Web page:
Op-Ed Piece by Jessica Isgro

This is the first article in our series of short pieces written by current students in the Arts Administration Program.

IMG_1285Jessica Isgro wrote this Op-Ed as a student in Principles and Practices of Arts Administration, for an assignment on a critical issue of personal interest within the arts. It appears here in abbreviated form.

Jessica Isgro graduated with Phi Beta Kappa honors from Bucknell University in 2015 where she majored in Music Education and minored in Creative Writing. Jessica has worked in the marketing, publicity, and editorial fields, holding internships with the West Branch Literary Magazine, Jazz at Lincoln Center, 21C Media Group, and The Princeton Festival. Most recently, she worked as a voice teacher and a freelance publicity writer.

From the desk of...option 2One of the most critical issues in the arts today is the need to find funding for music education programs in public schools. Budget cuts, financial crises, and perception of value have rendered some music education programs extinct, while others struggle to endure. Potential solutions to these issues lie in the realm of advocacy and assessment. Advocacy can allow a school’s community to vocalize the necessity of funding for music education programs while assessment can provide a statistical framework to bolster advocates’ claims, improving both funding for, and perceptions of, the arts.

In 2009, the United States government reduced educational funding as a result of the recession (Burrack et al. 36). When faced with reduced funding and budget cuts, schools often eliminate or reduce fine arts programs first (Slaton 33). In Kansas, Nebraska, and Missouri, 375 music educators’ positions were cut during the 2011-2012 school year (Burrack et al. 37). Yet research shows that participation in music education programs remained strong despite decreases in funding (Burrack et al. 36). This strong participation persists despite declines in educational quality, as a result of funding and budget cuts. Students can receive inadequate attention in short-staffed schools or lack access to proper materials. Some programs have implemented participation fees to compensate for reduced funding (Burrack et al. 40). This can create cost barriers for some, and benefits may flow only to students with the financial means to support their music education.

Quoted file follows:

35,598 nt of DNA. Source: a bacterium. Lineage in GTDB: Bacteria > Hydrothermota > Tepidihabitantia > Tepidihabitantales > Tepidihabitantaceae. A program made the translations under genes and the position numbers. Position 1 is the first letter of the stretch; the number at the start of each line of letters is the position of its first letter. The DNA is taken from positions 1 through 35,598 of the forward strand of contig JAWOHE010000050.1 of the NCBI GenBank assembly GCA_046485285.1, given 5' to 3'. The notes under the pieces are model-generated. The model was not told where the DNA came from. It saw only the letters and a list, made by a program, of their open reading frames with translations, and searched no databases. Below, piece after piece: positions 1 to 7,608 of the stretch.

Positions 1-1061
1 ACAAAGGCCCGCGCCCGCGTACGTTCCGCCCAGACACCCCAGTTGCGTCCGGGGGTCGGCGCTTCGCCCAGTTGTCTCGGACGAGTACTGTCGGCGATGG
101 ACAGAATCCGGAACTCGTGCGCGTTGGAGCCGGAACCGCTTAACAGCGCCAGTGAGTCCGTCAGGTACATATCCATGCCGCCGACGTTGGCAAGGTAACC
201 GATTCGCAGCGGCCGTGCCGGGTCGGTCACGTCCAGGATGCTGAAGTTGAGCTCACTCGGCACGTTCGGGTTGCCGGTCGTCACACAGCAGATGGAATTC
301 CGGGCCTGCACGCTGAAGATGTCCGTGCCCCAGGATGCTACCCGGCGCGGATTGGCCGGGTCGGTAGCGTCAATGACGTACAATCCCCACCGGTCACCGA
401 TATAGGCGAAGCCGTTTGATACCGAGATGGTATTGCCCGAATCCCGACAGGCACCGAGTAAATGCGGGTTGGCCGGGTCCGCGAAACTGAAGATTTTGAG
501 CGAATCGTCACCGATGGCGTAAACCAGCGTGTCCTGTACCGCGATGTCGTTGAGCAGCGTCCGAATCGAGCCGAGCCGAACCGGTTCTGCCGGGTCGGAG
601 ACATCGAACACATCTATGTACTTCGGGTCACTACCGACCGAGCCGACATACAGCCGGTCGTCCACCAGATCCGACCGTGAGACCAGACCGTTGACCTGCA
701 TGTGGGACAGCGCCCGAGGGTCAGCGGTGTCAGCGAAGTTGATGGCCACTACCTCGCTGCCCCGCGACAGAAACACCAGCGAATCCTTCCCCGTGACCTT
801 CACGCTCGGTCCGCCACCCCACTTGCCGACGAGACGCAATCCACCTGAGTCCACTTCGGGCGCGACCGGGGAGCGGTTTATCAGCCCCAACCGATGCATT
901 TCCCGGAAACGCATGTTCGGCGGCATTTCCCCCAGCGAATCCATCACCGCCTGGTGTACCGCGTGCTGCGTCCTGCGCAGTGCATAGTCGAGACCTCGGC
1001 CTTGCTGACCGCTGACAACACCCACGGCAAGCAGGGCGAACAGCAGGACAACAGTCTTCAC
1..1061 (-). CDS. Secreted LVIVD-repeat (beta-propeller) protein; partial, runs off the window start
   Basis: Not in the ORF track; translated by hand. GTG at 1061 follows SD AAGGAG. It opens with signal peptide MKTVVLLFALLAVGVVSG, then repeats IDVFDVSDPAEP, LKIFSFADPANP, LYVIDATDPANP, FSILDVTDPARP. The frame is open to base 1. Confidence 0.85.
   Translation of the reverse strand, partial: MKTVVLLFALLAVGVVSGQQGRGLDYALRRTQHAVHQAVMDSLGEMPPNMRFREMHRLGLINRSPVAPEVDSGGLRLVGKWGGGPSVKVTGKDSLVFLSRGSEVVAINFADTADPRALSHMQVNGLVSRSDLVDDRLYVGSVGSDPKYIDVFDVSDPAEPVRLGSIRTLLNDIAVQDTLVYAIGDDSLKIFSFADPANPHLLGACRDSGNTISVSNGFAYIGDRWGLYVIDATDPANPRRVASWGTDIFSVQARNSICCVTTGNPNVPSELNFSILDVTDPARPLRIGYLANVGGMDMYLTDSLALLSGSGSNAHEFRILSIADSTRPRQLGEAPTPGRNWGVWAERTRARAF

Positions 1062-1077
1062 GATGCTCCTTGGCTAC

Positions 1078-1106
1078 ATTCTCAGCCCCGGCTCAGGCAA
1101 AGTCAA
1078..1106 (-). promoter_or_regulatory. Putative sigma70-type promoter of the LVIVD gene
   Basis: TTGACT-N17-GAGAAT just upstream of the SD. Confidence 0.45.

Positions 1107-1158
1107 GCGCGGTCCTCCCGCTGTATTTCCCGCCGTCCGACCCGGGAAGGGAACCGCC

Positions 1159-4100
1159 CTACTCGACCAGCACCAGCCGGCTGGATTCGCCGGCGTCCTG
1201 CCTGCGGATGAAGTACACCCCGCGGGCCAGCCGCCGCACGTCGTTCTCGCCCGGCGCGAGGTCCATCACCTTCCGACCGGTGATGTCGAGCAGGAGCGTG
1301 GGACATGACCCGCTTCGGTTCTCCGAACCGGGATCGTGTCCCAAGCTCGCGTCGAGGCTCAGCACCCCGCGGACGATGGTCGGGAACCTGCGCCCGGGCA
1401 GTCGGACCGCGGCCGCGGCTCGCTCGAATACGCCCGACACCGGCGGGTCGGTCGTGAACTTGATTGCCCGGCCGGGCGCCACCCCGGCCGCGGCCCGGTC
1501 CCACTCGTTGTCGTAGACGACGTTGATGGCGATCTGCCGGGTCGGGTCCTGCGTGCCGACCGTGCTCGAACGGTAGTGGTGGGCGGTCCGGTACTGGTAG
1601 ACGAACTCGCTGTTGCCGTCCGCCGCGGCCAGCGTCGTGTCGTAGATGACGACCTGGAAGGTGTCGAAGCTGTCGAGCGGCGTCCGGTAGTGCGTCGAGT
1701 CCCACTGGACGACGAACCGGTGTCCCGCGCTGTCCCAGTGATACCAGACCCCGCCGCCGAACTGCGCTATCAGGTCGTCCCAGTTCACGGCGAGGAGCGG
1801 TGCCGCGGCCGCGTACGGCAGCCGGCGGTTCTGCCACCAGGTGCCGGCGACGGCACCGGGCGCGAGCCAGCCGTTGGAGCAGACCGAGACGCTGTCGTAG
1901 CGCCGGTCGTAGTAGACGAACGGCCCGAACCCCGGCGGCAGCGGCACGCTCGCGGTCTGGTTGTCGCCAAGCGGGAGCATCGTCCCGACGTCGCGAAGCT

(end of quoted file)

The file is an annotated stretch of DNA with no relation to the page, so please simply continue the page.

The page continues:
Music education also fights an image battle. According to a study published in 2003, 95% of Americans believe that music education is a vital component of the school curriculum, but many school boards and policymakers did not agree (West 75). Some critics of music education feel that it has less real-world application than other academic subjects (Slaton). This perception is reinforced by No Child Left Behind Act’s assertion that achievement must only be demonstrated in math, science, and reading to meet requirements of adequate yearly progress (West 75). In the wake of the Act’s passage, many schools shifted focus to improve standardized test scores in other academic subjects, forcing many music educators to teach non-music (West 78).